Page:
Unlike last year when punters were rewarded with $1 per ace to their real-money profit when punting on an individual in head-to-head markets, in 2017 every ace will return a ‘varied’ amount of bonus bets.
When you place a head-to-head bet (with a minimum wager of $25) on the 2017 Australian Open men’s or women’s singles tournament, you will receive up to $10 in bonus bets for every ace your player serves.
The amount of bonus bets awarded per ace will vary between 50c, $1, $2, $5 and $10 – WilliamHill.com.au is yet to stipulate what the conditions will be around these bonus variations.
So, for example, if you place a $25 bet on Nick Kyrgios to beat Roger Federer in a head-to-head market, you could be rewarded with $5 in bonus bets for every ace. If Kyrgios hits 20 aces, you would be rewarded with $100 in bonus bets (which would have its own level of terms and conditions attached to its use).
The 2016 version of the promotion was one of the most successful initiatives in William Hill’s history. The bookmaker reported an 80 per cent rise in turnover after the tournament and in-play betting also shot up 297 per cent, thanks largely to its now illegal in-play betting app.
That success and the added exposure of the bookmaker eventually led to its removal from court-side advertising as the sport continued its struggle against match-fixing, corruption and the influence of illegal bookmakers.
Our say on WilliamHill.com.au’s new Chase the Ace promotion
Punters be warned: while the promotion is the same in spirit, it is a very, very different deal to the popular and successful incarnation last year.
Some key differences to take note of:
- The minimum wager in the head-to-head bet has risen from $20 to $25.
- The return of ‘bonus bets’ over real money cash.
- The ‘sliding scale’ of Chase the Ace returns – varying from 50c to $10 without a word of how that scale will be adjusted from player to player.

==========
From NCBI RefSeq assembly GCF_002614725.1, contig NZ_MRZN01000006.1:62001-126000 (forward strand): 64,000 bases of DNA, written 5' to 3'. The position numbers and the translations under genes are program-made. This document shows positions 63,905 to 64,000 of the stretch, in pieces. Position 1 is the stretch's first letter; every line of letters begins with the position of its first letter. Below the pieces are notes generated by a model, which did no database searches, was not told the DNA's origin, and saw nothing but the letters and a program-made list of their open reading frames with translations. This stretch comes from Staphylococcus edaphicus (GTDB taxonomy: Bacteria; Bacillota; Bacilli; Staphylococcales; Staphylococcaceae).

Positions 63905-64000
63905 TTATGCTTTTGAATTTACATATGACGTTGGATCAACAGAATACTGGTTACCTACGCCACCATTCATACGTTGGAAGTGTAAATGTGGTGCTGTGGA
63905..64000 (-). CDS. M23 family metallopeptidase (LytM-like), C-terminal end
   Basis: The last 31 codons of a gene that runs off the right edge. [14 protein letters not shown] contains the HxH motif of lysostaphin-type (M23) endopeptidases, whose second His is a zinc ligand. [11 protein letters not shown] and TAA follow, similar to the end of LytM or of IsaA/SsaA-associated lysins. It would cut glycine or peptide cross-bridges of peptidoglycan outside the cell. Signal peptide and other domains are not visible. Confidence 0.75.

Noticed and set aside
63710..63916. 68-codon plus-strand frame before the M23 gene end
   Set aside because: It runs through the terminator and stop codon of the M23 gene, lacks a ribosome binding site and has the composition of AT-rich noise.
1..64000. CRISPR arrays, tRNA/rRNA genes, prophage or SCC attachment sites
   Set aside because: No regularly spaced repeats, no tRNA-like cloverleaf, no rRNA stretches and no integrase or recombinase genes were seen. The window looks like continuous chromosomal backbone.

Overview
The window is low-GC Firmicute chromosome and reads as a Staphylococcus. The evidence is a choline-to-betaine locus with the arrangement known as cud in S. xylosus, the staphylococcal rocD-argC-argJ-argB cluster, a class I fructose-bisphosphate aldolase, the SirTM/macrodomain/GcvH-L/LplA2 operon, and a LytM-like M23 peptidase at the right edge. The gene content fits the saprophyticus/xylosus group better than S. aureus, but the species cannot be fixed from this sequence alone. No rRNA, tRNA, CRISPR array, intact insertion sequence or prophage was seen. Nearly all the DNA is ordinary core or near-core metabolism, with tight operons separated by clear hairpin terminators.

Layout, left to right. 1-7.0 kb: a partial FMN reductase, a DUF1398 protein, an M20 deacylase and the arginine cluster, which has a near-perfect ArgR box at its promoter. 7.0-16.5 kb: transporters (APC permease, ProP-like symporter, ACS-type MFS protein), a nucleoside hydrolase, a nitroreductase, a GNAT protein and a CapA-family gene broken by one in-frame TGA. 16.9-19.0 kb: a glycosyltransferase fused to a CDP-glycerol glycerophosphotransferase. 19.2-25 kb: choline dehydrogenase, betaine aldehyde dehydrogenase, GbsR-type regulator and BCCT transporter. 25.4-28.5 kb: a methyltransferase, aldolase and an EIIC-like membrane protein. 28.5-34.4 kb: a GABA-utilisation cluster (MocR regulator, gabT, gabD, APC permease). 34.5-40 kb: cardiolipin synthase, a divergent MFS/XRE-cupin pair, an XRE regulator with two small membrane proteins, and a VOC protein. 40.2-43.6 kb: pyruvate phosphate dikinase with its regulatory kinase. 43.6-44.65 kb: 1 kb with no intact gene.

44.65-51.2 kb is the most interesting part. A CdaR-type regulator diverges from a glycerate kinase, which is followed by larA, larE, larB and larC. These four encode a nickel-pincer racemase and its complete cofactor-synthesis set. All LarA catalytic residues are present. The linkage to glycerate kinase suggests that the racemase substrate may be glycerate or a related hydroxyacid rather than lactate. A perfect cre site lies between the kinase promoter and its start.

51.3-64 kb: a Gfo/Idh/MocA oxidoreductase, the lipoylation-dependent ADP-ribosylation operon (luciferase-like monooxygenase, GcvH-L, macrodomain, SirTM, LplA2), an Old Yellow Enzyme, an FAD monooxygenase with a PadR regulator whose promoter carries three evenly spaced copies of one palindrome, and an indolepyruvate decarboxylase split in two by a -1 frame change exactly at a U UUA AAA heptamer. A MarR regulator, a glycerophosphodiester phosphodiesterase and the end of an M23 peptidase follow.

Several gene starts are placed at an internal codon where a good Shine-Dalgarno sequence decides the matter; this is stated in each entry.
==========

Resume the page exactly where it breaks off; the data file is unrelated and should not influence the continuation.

This is not the same deal the bookmaker offered last year and punters should not expect the same returns.
There’s a few reasons for this that we’ll go into detail in.
- WilliamHill’s $5 million advertising deal for the Australian Open, while wildly successful in 2016, now comes with pressure as the sport tries to protect its image and integrity from match-fixing and corruption allegations. Any gambling promotion changes simply must have been done to protect that deal going forward. We expect the Australian Open had a big part to play in hosing down the giveaways.
- The first Chase the Ace deal was a boon for punters – so you can expect William Hill to rope it in to stem the bleeding this time around.
- The new ‘sliding scale’ of bonus bet returns puts control back in the bookmaker’s hands. The bookmaker can now easily protect its returns when strong-serving players with high ace counts play by lowering the returns, instead of getting caught out paying out the same amount for every player.
Having said all of that, the Chase the Ace promotion is still worth having a go at if you’re betting on head-to-head markets, simply because the bookmaker offers bonuses and returns that you won’t receive at other betting avenues.
We recommend you open up a WilliamHill.com.au account and take advantage, just be very careful to read the fine print before you take a punt this time around.
Similar Sports Betting News
Saturday Slingshot: Horse racing best bets for December 2, 2023
Perth Wildcats vs Sydney Kings NBL round 9 tips & betting preview
Cairns Taipans v Brisbane Bullets betting tips & odds | 1/12/23
A-League Round 6 betting tips, best odds & predictions
Cowboys v Seahawks NFL betting tips & odds – Friday, December 1
Champions League Matchday 5 betting tips – Thursday, Nov 30
BBL13 SuperCoach: Best bowlers for Big Bash League 2023-24
Tennis official Marko Ducman faces 10-year suspension